The sea talks to me.
I don’t mean like, Good morning, how’s it going? The mackerel are extra tasty today. More like, Come on in, clear sailing past the sand bar. Or, Not today. Sit down and watch the surf instead. Simple statements, instantly understood. Doesn’t matter where I go or what sea I look at. You bet I listen.
Rough, windy day at Point Hueneme. Got out of the car to watch massive waves. Waves can be a problem. At times, they cover what the water underneath wants to say. So you have to pay closer attention. We sat on the sand, put our hands on our knees and stared.
Mixed messages galore. What are you waiting for? Are you nuts? Don’t even think of it. You chicken? Has life become a burden?
“Don’t go in,” my girlfriend Maddy said.
Maybe she saw the sea the way I did. Maybe she heard and understood what the sea said. I hardly ever jump in just because someone tells me not to. I’ve got nothing to prove to the ocean. But I peeled anyway.
“You’re crazy,” she said. “I’m not even going to watch.”
Maybe she thought I’d snap back to sanity, follow her to the car, pull my clothes back on along the way, forget the whole morning.
Toes tell you how long you can stay, how much it’s going to hurt afterward. My toes short-circuited on contact. Too cold. Too hard. Too fast. Too rough. Too salty.
Too late. I was in.
The only other thought was, Get past the breakers. Keep going straight out, hard. The only other thought was, Don’t think.
Couldn’t believe the waves. Pac slaps hard, so don’t mess around. But she seems to have less killer instinct than her flip side, the Atlantic, or the jealous, spiteful little Med. Her waves are only immense, not necessarily violent or mean-spirited.
There was a reason to go farther out. Keep going. You’ll see.
But I cramped up, had to stop.
Only thing to do was go limp, sink, stretch out gradually. Close my eyes. Couldn’t see much anyway, blurred shadows and flashes. Fetal position in the ocean’s churning womb.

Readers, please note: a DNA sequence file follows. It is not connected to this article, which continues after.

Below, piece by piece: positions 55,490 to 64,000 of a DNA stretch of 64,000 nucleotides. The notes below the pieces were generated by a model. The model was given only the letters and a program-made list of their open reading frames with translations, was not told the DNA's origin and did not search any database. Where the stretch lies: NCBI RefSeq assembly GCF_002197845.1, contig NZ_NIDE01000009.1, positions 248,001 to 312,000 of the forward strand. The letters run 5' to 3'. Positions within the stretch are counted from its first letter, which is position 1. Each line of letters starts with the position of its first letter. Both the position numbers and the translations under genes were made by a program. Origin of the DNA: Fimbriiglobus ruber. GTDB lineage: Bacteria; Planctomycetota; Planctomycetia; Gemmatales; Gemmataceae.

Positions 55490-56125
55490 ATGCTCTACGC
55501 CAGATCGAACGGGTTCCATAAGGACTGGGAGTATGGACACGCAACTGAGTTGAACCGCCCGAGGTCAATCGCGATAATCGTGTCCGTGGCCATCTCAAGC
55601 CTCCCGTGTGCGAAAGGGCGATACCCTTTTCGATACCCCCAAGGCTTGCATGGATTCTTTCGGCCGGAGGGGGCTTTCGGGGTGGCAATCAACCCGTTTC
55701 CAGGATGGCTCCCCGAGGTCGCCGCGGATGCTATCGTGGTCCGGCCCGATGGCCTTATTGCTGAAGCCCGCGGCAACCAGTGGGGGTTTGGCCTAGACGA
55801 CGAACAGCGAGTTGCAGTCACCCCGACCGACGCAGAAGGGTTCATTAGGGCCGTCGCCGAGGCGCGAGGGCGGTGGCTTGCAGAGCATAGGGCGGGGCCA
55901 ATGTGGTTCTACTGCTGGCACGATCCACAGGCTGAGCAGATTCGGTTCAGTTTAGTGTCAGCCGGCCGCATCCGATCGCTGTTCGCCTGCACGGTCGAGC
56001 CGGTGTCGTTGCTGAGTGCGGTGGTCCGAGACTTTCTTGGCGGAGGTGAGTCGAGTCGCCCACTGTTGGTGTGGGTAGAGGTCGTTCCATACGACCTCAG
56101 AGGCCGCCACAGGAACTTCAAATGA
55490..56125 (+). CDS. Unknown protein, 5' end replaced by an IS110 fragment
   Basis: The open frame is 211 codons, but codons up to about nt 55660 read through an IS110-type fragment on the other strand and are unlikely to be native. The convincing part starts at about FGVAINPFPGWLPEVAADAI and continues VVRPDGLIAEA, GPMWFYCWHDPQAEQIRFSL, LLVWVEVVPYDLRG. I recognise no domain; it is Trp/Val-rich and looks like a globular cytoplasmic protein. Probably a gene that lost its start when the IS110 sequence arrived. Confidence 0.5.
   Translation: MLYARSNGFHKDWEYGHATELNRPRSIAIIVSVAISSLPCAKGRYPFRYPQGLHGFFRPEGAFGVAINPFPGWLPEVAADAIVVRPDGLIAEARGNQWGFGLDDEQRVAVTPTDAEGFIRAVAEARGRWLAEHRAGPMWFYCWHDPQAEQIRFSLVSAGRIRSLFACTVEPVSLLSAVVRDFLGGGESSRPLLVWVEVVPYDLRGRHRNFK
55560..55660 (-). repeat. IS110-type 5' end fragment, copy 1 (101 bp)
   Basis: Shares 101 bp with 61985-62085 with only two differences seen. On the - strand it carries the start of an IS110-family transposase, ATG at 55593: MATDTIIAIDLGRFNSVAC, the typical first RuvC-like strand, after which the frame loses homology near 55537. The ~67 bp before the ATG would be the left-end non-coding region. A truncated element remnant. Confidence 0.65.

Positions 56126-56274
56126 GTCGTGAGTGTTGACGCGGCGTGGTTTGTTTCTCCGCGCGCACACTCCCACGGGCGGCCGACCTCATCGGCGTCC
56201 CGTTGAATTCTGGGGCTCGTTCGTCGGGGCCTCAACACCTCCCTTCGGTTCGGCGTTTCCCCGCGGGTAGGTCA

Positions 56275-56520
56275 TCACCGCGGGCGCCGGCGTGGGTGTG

The guy at the surf shop said a 4.3-millimeter neoprene wetsuit, or better yet a dry suit, would do the cramp-prevention trick. He nodded when I said, Man, you don’t wear anything rubber when you’re in your oceanic mother. Not going in or coming out. He understood the gross indecency, or pretended. The hard sell was no use.
Don’t know what I wanted in a surf shop anyway. Most of the time, I don’t know what I want or what I’m doing. Past the waves everything becomes clear. Go out. Feel the water. Feel alive for as long as you can stand it. Really get into the swim and the world disappears. Ideal conditions are gray sky, chop, dawn or dusk light. In other words, the worst possible conditions. Shadows above and below, swim or fly between two worlds, air, water. The infinitesimal percentage of solid matter in between is you.
The cramp dissolved. I surfaced, looked back toward the beach because I wanted to wave to Maddy, reassure her everything was cool. Just a little farther and I’d head back. We’d go look for work or something.
Couldn’t see the beach. Heap bad sign. Ventura hills hulked miles away. Riptide. Undertow. Shadows that might be sharks, might be sea lions. But you have to stay calm. You can rest, but the stroke had better be regular once you get going again.
Once, I saw what I thought was a sea lion. They come right up. They’re aggressive, bossy. They have really bad breath. Uh-oh, I thought, here comes the fish-fart bark lecture. You’re on my turf and too near my females. But they’re harmless. This beast, though, had a long, thin neck and a camel face. Eyes too close together. Water dripped from shaggy brown hair, sort of like a man’s. Look of total surprise, then anger. Sea lions just make a lot of noise. The camel thing wanted to hurt me. Then it changed its mind, went under and was gone.
A fix on the antenna-encrusted hilltop told me I was being pulled out pretty fast. You’re supposed to swim across the current, toward the beach, in an arc. Pick a direction and don’t stop. I picked farther out and swam with the current. Felt easy. Felt warm. Usually not a good sign, when you start feeling warm again.
There was a head ahead. Not dead ahead. Maybe ten degrees north, or right, if the Ventura hills were still behind me. No way to tell in the rollers. Don’t want to look back on the way up. The head was alive. Dead bodies sink, then float stretched out. Drown and bloat, take on water. The flesh tears, then the fish start in. Nothing left, unless you float ashore before the fish are done. Crabs finish the job, unless someone alive finds you first. Cops arrive on the dismal scene, ambulance, morgue, someone who knew you nods, then you’re underground, or ash, flying, floating back home.
The head stayed afloat. The body treaded water out of sight. Didn’t want to scare the head with an unexpected touch. Panic’s dangerous in way-out conditions.
Apr 1, 01:19 PMPurchase or Subscribe to Slake: Los Angeles
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